At a time when renewables have surged ahead of coal and other fossil fuels in the pace of power capacity addition, do large renewable projects require finer environmental and social impact scrutiny? A new report has raised questions on this issue after analyzing the environmental and land acquisition regulations of the central government and of seven states that lead installation of renewable power capacity.
These seven states -- Rajasthan, Gujarat, Maharashtra, Andhra Pradesh, Telangana, Karnataka and Tamil Nadu -- account for more than 80% (50.88GW) of the total installed RE capacity in the country.
The report’s analysis showed that with no environment impact assessment (EIA) report mandated for solar and wind power projects of all sizes, they are exempt from seeking an environmental clearance but have to obtain approvals from pollution control boards. They also need to obtain approvals from state water resource departments or Central Ground Water Board for use of surface water and groundwater, respectively. However, the analysis also found that there is no uniformity across states with regards to environmental and land acquisition norms.
The report, ‘Powering Ahead’, has been prepared by ASAR, a development startup working on issues related to environment and social justice. The report was prepared in collaboration with The Heinrich Böll Stiftung, a green think-tank that is part of the green political movement.
The report looked at the environmental and land resources required for renewable energy projects and also talked about two existing projects, a wind farm in Maharashtra and a solar power project in Karnataka, that were examined on site.
For instance, the report stated that an average solar power plant required about 5-8 acres of land per megawatts, inclusive of space for the power generation system, evacuation line and subsidiary activities. These plants also need thousands of litres of freshwater per MW to clean the solar panels, however, their freshwater requirement is drastically less compared to that of a thermal power plant.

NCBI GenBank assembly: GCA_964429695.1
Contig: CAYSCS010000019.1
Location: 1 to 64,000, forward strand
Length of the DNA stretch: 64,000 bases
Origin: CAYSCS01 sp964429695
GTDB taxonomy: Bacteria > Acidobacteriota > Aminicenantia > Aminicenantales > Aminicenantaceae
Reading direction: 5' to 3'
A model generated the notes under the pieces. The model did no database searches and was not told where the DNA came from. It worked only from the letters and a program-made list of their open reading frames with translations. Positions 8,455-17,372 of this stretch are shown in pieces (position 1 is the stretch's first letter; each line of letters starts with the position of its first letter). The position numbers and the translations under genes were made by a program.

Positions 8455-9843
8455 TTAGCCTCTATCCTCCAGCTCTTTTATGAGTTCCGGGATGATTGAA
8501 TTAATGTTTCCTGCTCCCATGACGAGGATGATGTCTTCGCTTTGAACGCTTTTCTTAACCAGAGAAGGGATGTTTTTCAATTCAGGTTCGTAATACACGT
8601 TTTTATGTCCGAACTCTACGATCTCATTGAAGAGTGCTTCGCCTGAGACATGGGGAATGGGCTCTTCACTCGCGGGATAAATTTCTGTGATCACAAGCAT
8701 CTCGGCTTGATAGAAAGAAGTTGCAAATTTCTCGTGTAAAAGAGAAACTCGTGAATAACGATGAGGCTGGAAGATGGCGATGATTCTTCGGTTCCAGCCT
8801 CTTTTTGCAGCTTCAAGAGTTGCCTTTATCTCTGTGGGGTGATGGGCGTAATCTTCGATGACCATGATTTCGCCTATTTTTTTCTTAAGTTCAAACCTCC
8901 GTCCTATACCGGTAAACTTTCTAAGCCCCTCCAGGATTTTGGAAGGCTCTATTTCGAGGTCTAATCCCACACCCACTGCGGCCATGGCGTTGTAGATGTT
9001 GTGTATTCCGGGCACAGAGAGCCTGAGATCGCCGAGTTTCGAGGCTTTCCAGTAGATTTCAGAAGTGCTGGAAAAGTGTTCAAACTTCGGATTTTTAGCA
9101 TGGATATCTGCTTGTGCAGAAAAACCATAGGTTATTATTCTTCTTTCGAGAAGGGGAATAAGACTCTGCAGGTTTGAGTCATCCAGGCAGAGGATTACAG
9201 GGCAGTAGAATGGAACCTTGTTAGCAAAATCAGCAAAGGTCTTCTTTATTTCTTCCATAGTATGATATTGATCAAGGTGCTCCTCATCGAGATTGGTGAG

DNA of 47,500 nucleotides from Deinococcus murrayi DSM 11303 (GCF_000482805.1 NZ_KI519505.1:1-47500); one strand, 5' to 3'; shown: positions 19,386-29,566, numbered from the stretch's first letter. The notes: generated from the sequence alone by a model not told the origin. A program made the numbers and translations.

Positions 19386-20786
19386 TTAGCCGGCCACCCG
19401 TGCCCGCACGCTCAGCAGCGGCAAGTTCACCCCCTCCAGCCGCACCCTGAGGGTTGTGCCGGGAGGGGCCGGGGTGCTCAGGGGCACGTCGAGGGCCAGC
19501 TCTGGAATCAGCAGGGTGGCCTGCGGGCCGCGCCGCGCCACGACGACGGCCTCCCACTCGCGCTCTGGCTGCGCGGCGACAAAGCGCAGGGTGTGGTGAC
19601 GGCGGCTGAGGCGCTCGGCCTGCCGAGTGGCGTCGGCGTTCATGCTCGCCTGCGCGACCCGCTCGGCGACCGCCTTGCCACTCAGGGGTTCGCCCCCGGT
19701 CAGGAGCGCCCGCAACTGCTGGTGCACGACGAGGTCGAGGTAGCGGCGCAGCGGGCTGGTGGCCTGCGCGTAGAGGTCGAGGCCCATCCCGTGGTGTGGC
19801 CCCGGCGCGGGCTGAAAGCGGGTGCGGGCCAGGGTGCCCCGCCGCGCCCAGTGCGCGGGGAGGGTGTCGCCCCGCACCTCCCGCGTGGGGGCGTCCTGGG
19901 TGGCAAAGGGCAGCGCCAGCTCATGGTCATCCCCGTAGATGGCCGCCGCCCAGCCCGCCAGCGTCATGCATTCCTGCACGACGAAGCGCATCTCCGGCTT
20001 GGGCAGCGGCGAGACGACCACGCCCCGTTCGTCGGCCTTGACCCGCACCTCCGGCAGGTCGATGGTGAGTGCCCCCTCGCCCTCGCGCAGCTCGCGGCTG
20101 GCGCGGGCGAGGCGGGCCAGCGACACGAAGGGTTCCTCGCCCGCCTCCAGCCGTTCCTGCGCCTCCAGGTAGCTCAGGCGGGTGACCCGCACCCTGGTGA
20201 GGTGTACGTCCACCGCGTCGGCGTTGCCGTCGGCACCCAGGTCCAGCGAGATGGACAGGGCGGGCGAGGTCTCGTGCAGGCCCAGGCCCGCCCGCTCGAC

“Small solar projects of 20–25 MW need 100–200 acres of land, while larger projects like solar parks of 100 to 300 MW need 500 to 2400 acres,” the report said. The report advocated for a regional assessment of available water resources in regions that are most favourable for solar projects.
The report pointed out that many large-scale renewable projects are proposed in water stressed regions such as western Rajasthan, western Gujarat, Vidarbha and north-eastern Karnataka. “To avoid total depletion of a region’s groundwater, a regional assessment of available water resources must be done. This should cover mapping of surface and groundwater availability, its longevity, competition for access, and utilisation plans including reuse and recycling of water,” the report stated.
India has aggressively ramped up its solar ambition from 20 GW to 100 GW by 2022. The wind energy target has been revised to 60 GW, and the overall renewable energy target for 2022 has been set at 175 GW. The National Electricity Plan 2018 aims to achieve 275 GW by 2027.
The report also recommended mandatory environment and social impact assessments in the case of large-scale renewables in order to allow the people to register their opinions and to fine tune the project as per local needs.
“Wind farms have a clear ecological impact, whether it is bird hits or forest diversion , whereas solar projects face land issues. Zonation is important for wind power projects,” said Chandra Bhushan, CEO, International Forum for Environment, Sustainability and Technology.
As per the report, a total of 612.51 hectares of forest land was diverted for wind projects between 2014 and 2018 and 375.33 hectares of forest land was proposed to be diverted for 128 small hydro power projects in the same period.
“There is absolutely no doubt that renewables have much less environmental and social impact compared to fossil fuel based energy. This report does not question the role of large-scale renewable energy in ensuring energy transition as the country is looking for just and democratic energy transition. This would be possible only if the social and environmental impacts of these projects are documented and are put out for public scrutiny,” said Abhishek Pratap, Senior Researcher, ASAR and one of the co-authors of the report.